Two women of my acquaintance who are staunch Democrats and big believers in the democratic process — i.e., the civic responsibility to vote — have told me that, come November, the idea of voting for Obama is not appealing. Friend number one told me in an email:
I agree about Obama. I am not at all a supporter of his and have serious concerns about the possibility of him becoming president… though I am not a big fan of McCain. If it comes down to him or Obama, I might go Republican for this election (as I have before). As you know, I am a registered Democrat with political leanings more in that party’s direction, but give equal consideration to experience, competence, and strength of character as I do to general political ideology and party loyalty.
More recently, friend number two confided to me at a party at her home:
I don’t trust Obama. I think he’s hiding something. For the first time since I was old enough to vote, I am really conflicted. I’m thinking about staying home in November.
Friend number two also expressed her dismay over the news of John Edwards’ marital infidelity. As she put it, “he broke my heart.”
Now, of course, this is not a scientific poll, just comments from two people I know. Yet these are not party insiders — they’re just regular folks like you and me, and they are having serious doubts about voting Democrat in November if Obama is on the ticket.
Considering Obama’s inability to get much more of a lead in the polls than the margin of error in a year which, based on historical precedent, the White House should go to the Democrats, perhaps my friends aren’t the only party faithfuls with doubts about the presumptive nominee.
What could Obama, the politician who has promised to deliver “hope and change,” possibly be hiding? What’s not to like about his experience, competence, and strength of character?
- His questionable relationships with the likes of Rev. Jeremiah Wright, William Ayers, Tony Rezko, and others?
- Proof to the contrary of his self-proclaimed ability to bring bipartisanship and unity to Washington? According to David Brooks, DC Republicans say, “He [Obama] never worked with us. … We’ve tried to have bipartisan backroom discussions where we just talk about things; he and his staff would never take part in those discussions.”
- His inability to properly vet important advisors on his campaign, including those with questionable ties to the Countrywide mortgage scandal and the Muslim Brotherhood? If this is how he picks advisors, how will he choose cabinet members?
The Democratic convention in Denver is fast approaching (August 25-28). Rumors about a Clinton coup attempt are rampant. But would the Democratic Party really throw Obama over for Hillary at this late date due to worries that he might not clinch a victory in November? Consider what it would do to their credibility: This is a party that over the past three or four decades has crafted its identity upon… identity politics. Their MO is dividing people into neat little categories and keeping them both placated and at each other’s throats at the same time by emphasizing differences and promising various handouts.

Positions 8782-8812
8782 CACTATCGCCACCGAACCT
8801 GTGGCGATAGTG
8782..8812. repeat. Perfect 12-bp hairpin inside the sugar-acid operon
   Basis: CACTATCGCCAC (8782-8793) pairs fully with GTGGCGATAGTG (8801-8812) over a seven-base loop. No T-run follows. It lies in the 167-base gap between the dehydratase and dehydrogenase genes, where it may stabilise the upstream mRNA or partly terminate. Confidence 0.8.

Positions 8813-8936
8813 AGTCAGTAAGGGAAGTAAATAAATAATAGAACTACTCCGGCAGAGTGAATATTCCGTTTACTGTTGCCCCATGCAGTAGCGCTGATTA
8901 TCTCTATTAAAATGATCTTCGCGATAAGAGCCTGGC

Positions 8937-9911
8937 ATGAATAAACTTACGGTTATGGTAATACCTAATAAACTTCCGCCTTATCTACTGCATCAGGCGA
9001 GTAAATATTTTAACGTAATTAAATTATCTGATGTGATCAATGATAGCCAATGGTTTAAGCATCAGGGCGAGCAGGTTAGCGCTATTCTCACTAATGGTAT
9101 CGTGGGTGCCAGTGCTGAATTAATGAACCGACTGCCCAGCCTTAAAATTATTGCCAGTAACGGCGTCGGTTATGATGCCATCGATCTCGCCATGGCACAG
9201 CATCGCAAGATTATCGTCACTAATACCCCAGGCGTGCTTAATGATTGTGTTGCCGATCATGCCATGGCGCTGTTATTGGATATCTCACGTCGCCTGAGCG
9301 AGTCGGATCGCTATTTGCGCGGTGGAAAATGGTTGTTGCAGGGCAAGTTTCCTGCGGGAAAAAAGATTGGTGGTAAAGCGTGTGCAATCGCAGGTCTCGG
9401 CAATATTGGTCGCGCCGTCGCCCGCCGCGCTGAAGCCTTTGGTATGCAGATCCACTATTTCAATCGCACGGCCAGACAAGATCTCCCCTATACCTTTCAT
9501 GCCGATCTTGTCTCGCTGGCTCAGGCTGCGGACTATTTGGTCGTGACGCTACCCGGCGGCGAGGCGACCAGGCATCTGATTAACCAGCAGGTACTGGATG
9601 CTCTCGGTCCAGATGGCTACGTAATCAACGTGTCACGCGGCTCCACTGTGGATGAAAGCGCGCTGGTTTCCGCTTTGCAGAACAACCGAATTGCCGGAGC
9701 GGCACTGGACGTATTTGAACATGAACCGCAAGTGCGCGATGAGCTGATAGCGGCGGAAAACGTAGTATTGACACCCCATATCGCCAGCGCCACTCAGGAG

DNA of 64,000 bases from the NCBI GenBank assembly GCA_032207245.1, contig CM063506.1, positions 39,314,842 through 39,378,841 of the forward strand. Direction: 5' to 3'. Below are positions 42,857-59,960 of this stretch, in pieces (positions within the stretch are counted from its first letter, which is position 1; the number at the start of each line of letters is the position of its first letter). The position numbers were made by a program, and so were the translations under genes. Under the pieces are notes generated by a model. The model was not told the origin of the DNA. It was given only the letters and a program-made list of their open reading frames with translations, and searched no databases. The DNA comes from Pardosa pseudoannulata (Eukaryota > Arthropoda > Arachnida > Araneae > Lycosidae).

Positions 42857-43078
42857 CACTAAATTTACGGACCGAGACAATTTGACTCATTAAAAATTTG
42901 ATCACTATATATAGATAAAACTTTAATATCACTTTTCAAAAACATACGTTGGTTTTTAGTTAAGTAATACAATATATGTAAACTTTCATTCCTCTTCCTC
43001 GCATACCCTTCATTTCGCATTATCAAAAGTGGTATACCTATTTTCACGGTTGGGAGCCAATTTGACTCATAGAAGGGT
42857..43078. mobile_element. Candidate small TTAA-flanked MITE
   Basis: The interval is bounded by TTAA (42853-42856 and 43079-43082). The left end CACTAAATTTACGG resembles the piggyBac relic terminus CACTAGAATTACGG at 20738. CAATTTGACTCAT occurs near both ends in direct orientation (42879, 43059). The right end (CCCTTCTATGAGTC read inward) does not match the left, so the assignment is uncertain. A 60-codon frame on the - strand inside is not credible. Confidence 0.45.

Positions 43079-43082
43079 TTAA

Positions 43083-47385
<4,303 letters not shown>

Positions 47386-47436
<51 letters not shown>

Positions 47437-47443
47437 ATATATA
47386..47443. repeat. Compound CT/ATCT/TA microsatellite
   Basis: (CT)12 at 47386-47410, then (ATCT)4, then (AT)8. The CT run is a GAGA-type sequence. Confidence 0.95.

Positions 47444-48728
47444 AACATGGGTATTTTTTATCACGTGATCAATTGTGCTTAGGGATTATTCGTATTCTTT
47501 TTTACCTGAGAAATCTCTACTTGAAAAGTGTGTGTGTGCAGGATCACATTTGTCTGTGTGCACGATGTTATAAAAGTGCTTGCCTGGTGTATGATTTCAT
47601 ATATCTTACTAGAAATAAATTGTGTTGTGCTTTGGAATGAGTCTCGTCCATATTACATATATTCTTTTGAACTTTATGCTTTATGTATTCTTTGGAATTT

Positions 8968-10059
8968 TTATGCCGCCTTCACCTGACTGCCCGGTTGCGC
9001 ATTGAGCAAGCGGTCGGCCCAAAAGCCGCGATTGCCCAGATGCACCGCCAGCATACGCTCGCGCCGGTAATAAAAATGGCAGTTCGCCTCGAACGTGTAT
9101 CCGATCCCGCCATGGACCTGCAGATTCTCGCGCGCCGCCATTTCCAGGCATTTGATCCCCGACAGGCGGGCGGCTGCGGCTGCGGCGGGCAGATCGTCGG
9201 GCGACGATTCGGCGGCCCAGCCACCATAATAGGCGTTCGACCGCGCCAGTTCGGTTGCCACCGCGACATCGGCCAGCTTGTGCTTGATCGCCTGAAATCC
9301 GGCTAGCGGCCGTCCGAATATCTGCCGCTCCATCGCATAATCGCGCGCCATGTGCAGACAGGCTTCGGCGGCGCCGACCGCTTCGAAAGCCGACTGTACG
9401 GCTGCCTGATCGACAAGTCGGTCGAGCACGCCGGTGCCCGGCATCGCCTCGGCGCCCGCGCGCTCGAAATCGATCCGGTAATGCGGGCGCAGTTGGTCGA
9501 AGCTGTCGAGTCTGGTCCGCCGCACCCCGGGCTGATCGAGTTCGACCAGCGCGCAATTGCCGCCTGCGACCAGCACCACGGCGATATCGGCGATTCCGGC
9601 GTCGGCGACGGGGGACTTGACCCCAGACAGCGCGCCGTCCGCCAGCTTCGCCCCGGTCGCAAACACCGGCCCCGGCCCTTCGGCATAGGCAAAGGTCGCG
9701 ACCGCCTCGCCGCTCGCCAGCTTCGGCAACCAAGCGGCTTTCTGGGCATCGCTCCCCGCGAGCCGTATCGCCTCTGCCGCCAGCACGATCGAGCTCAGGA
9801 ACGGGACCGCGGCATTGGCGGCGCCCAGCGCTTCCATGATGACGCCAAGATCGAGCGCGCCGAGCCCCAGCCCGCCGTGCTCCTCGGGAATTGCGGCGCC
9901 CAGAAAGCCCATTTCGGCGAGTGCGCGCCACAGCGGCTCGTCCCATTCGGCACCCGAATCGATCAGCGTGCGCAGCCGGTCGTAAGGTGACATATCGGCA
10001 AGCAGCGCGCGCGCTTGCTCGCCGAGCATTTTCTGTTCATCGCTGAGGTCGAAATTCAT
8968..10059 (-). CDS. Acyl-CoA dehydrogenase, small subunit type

Obama has been touted as the harbinger of Hope and ChangeTM. He has also been held up as the post-racial candidate whose election to the highest office in the land will commence the healing of a nation, regardless of whether there is a festering wound or not. The Democratic Party has invested a lot in Barack Obama, the candidate who will somehow change business as usual in Washington.
So imagine, if you will, a last-minute jettisoning of Obama in favor of Hillary Clinton. Supporters of Hillary Clinton have been shouting to the rooftops that sexism was responsible for her losing out to Obama in the primaries. What would dumping Obama say to blacks, whose votes the Democrats have taken for granted for years? “Sorry we got you excited, but we need a candidate we think can win. Maybe next time. Love ya!”
The Democrats don’t mind being labeled as elitists. They can even manage to fob off accusations of sexism as long as appeasing a greater identity group can prevail. But to be perceived as racists would sound the death knell of the Democratic Party as we know it today. I may be wrong, but I believe the Democrats are stuck with Obama. Hillary may be the candidate with a better chance at trouncing McCain in November, but that’s all water under the bridge now.
Live by identity politics, die by identity politics. Meanwhile, rank-and-file Democrats who are uncomfortable with a candidate who has precious little experience in anything and worrisome personal connections will have some real soul-searching to do on November 4.